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The Smell of Old Lady Perfume

El Paso Times

Young-adult story 'Old Lady Perfume' deals with issues of many age groups

First-time novelist Claudia Guadalupe Martínez makes her remarkable debut with "The Smell of Old Lady Perfume", a touching study of the heartaches that befall an 11-year-old girl living in El Paso's historic Segundo Barrio.

It's the first day of sixth grade, and Chela Gonzalez is ready to start the year at the peak of the elementary school hierarchy. With best friend Nora at her side (they're inseparable "like melted cheese on tortilla chips") and loving parents who value education, Chela's path to success is secure.

But then everything collapses when "something (goes) wrong inside Apá." Distraught over her father's illness, Chela stays home for a week. By the time she does begin the sixth grade, it's a hostile welcome: Nora has joined mean girl Camila and her "clones," who subject her to ridicule whenever her Spanish "popped through like slices of color on a yellow wall that'd been painted white."

To make matters worse, Chela's body has begun to change in noticeable places, which makes her feel like "some sort of ugly caterpillar turning into an even uglier moth." Friendless and image-conscious, she must bear her burdens alone, sitting in "the ugly leftover chair."

So she looks to her father for hope. Apá's recovery is slow, even though he "doubled up on garlic and started drinking Chinese herbal tea." But a new goal sparks his motivation to keep living: He's determined to build the family their own house before he succumbs to his sickness and its "smell of old lady perfume, of dying flowers and alcohol."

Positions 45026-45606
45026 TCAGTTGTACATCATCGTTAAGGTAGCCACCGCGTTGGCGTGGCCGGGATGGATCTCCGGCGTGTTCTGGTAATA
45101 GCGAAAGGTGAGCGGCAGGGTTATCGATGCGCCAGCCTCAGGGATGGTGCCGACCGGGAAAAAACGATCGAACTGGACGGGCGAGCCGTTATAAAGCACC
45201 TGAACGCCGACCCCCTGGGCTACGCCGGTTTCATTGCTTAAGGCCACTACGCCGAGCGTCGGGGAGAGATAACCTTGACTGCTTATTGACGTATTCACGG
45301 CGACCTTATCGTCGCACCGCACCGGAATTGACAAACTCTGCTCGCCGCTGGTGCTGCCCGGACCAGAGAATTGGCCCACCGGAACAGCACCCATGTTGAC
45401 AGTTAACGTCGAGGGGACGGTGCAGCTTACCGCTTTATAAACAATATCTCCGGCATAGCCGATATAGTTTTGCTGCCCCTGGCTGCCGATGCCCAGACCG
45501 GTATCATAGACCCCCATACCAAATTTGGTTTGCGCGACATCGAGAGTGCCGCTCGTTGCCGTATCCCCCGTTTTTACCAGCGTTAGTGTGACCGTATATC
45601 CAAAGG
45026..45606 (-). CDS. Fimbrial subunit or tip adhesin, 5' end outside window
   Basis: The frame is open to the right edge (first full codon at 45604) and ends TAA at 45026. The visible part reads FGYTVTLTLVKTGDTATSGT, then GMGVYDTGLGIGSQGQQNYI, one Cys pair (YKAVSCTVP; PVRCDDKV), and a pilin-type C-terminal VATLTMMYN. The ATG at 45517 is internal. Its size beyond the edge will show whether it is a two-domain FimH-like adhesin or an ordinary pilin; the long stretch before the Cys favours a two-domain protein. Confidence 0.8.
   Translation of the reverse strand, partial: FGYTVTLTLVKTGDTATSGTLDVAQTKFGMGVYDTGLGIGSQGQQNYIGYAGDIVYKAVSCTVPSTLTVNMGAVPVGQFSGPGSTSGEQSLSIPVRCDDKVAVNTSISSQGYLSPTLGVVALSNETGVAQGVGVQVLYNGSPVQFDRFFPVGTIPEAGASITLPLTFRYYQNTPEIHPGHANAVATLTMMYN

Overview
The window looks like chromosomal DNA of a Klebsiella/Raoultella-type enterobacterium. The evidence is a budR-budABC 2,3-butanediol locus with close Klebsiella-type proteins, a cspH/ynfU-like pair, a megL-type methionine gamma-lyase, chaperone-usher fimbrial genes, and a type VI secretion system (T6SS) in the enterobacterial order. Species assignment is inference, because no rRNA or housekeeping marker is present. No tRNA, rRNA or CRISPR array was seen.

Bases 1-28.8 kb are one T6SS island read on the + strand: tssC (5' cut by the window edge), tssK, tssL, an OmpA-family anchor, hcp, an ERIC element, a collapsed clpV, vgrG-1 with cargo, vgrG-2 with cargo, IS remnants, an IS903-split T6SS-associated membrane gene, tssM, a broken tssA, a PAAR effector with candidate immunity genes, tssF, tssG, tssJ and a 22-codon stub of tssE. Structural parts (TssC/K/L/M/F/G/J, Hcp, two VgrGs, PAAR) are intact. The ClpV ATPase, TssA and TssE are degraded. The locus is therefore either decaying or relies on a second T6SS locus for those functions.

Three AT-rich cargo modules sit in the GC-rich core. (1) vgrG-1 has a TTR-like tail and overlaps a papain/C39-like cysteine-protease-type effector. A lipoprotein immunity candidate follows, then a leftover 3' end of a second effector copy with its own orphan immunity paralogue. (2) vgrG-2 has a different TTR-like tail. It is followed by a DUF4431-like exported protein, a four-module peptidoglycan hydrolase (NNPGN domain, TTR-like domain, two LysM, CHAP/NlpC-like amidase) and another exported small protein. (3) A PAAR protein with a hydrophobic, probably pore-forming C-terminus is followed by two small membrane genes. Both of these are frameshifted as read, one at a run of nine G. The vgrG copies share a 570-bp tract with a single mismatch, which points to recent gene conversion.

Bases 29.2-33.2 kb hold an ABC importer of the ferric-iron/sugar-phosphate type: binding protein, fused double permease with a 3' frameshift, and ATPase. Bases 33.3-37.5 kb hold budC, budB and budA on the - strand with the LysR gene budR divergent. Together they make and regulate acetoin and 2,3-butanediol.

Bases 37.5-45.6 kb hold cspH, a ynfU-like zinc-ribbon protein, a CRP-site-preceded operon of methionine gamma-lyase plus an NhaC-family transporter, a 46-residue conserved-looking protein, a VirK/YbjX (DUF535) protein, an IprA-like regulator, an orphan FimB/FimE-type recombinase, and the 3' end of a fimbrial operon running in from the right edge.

Suddenly the tide turns: Chela's academic skills and athletic prowess are recognized, even by Camila, who invites her to be part of the in crowd, and Apá seems to be getting better. But Chela, at her early age, learns the hard way that appearances deceive, and that nothing as precious as family, friendship, health and happiness should be taken for granted.

Martínez has crafted a beautiful and heartfelt journey of a girl who "wasn't supposed to see" so much, but who "saw all kinds of things." Young readers, especially those navigating difficult issues such as poverty, illness, isolation, depression and death, will find a friend in Chela Gonzalez, a typical sixth-grader who learns to find strength from within in order to transcend the many troubles outside her control.

Adult readers will also catch a glimpse of the important struggles within the immigrant and border communities such as monitoring diet, trusting modern medicine, and encountering insensitivity to those "born on the other side," that is, Juárez.

"The Smell of Old Lady Perfume" is a necessary book for anyone who needs to know that the universe isn't "so large and empty."

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